Police and amateur enthusiasts are to join forces with the country’s heritage watchdog to combat the growing problem of crimes against historic properties.
It comes amid a report by Edinburgh City Council which recorded a cost of more than £350,000 in one year for metal theft and vandalism at historic properties in the Capital.
Historic Scotland is to consult with Scotland’s police forces and insurance companies to work out how to tackle various aspects of heritage crime.
An “early warning” network to target criminals who are breaking into properties and ransacking historic sites will be created.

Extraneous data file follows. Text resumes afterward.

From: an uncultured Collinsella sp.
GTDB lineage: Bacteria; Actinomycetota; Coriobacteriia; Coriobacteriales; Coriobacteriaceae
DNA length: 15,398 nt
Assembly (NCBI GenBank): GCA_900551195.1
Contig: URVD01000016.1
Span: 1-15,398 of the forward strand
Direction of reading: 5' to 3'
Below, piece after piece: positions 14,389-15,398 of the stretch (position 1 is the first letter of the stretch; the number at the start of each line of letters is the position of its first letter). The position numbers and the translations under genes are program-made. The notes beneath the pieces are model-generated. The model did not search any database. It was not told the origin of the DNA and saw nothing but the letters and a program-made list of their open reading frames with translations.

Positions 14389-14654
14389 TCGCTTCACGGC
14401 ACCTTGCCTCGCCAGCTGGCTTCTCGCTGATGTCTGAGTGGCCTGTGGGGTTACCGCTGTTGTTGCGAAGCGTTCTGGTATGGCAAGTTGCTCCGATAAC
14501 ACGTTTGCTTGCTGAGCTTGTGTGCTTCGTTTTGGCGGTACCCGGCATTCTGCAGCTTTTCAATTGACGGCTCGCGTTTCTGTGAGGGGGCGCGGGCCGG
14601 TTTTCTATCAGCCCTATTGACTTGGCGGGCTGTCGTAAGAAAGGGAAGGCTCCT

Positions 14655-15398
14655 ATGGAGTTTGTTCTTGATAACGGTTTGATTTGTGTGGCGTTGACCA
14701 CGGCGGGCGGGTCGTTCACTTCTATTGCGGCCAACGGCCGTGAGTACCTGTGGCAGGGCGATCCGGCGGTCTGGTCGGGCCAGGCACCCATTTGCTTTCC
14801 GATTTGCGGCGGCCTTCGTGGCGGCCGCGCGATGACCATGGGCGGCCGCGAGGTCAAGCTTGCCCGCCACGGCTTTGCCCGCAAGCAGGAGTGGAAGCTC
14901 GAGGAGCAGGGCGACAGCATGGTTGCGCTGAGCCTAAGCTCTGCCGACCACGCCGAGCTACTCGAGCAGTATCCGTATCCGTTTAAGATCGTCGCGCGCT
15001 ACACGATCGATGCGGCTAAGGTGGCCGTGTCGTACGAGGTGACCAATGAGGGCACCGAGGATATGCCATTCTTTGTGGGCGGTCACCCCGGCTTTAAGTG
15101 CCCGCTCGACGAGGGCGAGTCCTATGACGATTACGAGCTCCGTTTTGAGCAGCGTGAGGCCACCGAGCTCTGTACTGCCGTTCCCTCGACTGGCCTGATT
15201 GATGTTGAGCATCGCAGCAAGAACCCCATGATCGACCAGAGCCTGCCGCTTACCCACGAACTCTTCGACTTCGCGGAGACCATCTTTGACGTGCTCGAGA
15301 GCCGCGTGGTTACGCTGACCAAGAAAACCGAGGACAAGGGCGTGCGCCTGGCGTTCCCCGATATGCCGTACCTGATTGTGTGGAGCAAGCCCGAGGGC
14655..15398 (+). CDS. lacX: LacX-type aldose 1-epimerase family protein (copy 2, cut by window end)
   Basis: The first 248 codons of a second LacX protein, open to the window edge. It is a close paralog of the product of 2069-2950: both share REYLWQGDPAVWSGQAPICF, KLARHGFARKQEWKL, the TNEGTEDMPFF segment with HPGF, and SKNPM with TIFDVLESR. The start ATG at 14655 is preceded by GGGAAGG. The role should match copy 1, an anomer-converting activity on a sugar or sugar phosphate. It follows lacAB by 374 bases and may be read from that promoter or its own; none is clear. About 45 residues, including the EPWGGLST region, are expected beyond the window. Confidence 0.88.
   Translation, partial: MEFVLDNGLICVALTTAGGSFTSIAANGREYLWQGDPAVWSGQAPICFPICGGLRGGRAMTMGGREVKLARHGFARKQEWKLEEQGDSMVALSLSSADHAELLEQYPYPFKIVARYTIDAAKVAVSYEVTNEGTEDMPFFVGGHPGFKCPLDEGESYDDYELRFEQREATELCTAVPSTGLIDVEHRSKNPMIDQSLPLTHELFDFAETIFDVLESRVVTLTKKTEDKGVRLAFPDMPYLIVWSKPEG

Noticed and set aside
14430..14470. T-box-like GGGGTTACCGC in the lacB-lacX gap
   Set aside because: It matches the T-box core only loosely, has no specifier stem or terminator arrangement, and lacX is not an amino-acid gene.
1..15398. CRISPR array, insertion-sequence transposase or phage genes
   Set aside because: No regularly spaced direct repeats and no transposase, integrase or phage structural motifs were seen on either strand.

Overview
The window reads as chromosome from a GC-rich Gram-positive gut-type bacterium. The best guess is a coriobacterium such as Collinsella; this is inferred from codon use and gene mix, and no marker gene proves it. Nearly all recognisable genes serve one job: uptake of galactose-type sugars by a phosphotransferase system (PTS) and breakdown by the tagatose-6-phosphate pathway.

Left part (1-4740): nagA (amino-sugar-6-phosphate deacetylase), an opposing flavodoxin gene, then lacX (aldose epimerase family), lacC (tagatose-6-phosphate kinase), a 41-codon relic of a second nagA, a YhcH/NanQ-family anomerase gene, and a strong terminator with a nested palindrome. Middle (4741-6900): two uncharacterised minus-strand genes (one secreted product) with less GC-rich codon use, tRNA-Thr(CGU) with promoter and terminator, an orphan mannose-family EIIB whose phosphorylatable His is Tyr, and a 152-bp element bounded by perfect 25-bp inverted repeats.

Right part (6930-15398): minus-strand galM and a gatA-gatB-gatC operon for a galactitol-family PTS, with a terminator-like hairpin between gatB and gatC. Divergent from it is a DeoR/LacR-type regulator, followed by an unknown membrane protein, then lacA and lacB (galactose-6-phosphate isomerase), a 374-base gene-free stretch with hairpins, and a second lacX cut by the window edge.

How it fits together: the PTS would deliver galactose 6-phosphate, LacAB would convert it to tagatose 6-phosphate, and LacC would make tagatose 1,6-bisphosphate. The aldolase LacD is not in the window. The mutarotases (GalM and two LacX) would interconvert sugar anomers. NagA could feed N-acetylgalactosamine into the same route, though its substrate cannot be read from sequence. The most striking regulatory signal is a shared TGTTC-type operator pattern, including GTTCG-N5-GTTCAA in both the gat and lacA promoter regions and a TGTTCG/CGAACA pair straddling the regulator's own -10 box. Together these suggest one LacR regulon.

Community bodies such as Neighbourhood Watch, amateur archaeologists and metal-detector users are to be recruited by Historic Scotland to report suspicious activity around historic sites and crack down on thefts and vandalism.
Experts say metal thefts and the raiding of protected sites for artefacts are causing irreparable damage and cost the taxpayer hundreds of thousands of pounds each year.
Guidelines will be issued to the owners of the country’s 47,000 listed properties on how to protect the sites.